Russell (Earle Hyman) an Anna Huxtable (Clarice Taylor) are Cliff Huxtable's parents on the series.
|Gender:||Male (Russell)/Female (Anna)|
|dedicated and loving grandparents who appear sporadically on series|
|Related to:||Cliff Huxtable (son) |
Clair Huxtable (daughter in-law)
Theo Huxtable (grandson)
Sondra Tibideaux (granddaughter)
Denise Kendall (granddaughter)
Rudy Huxtable (granddaughter)
|Appeared on:||The Cosby Show|
|Episodes appeared in:||Anna, 19 in series, Russell, 35 in series|
|Character played by:||Earle Hyman and Clarice Taylor|
Russell Dean Huxtable and Anna Simmons Huxtable are Cliff's parents, who appear as recurring characters on The Cosby Show. The part of Russell Huxtable was played on the series by veteran actor Earle Hyman, while the part of Anna wass played by late veteran stage/TV/film actress Clarice Taylor.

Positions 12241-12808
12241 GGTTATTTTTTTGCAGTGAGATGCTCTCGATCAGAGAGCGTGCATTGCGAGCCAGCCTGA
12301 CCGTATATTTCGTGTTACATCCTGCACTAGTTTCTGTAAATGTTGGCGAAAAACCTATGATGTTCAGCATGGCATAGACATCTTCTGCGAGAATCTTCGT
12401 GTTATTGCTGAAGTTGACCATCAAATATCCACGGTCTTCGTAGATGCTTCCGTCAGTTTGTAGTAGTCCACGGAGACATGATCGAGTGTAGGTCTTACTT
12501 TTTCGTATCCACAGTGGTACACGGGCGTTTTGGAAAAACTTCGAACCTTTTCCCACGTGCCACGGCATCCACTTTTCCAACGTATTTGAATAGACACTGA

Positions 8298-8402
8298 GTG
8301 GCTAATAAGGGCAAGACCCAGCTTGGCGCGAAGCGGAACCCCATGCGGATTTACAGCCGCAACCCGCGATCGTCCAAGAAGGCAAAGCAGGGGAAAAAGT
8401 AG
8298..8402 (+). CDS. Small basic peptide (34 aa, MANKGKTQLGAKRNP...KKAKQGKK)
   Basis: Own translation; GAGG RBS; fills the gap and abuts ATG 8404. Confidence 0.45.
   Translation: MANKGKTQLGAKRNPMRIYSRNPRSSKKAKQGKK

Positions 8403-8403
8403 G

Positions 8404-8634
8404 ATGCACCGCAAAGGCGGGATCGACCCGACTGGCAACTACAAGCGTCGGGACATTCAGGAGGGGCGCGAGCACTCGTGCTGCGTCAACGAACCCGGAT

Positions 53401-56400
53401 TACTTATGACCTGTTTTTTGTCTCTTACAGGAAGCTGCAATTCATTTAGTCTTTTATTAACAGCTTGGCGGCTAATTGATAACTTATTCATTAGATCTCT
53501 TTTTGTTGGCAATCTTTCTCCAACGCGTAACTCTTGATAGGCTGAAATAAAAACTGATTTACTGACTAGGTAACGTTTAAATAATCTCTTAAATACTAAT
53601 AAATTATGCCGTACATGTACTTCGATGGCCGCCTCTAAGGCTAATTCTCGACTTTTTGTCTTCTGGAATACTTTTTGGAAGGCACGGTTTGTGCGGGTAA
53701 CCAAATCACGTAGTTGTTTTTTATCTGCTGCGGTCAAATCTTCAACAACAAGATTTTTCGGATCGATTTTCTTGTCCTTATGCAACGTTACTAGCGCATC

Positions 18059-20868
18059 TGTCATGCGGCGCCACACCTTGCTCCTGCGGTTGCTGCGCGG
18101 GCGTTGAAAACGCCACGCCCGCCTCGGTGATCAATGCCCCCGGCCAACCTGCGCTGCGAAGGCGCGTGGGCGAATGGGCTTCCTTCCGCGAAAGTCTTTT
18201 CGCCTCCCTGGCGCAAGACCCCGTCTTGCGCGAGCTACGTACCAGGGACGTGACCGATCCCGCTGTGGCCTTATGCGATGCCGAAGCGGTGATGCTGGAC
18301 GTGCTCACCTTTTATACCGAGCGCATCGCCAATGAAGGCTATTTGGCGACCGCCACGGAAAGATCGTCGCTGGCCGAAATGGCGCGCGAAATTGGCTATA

About Cliff's parentsEdit
Anna and Russell were originally from North Carolina, before moving to Philadelphia and, later, New Jersey. Russell was a touring musician in the "Jazz Caravan", playing the trombone, earning the nickname "Slide" Huxtable. Anna is presumed to have been a housewife and mother, as Russell was on the road for many months out of the year. They, as well as Cliff and Clair, and Clair's parents, attended the civil rights March on Washington in 1963.
Russell apparently served in the Army, as evidenced in the portrait of him and Anna on their wedding day given to them on their anniversary. Russell is wearing an Army uniform. Also, Russell shares Army war stories along with his friends Homer Dobson and Boswell Stokes in the Season 3 episode "War Stories".
In the second and third seasons of the series, Cliff and his family organized "entertainment" for his parents' anniversaries, in the form of lip-sync and dance routines to Ray Charles's "The Night Time (Is the Right Time)" in Season 2, and James Brown's "I Got the Feeling" in Season 3. These are among the best-known, and most popular, episodes of the series, especially the first one. As Cliff's parents, the characters are also shown to take an authoritive role over him at times during their visits, especially his father, much to the amusement of the Huxtable children.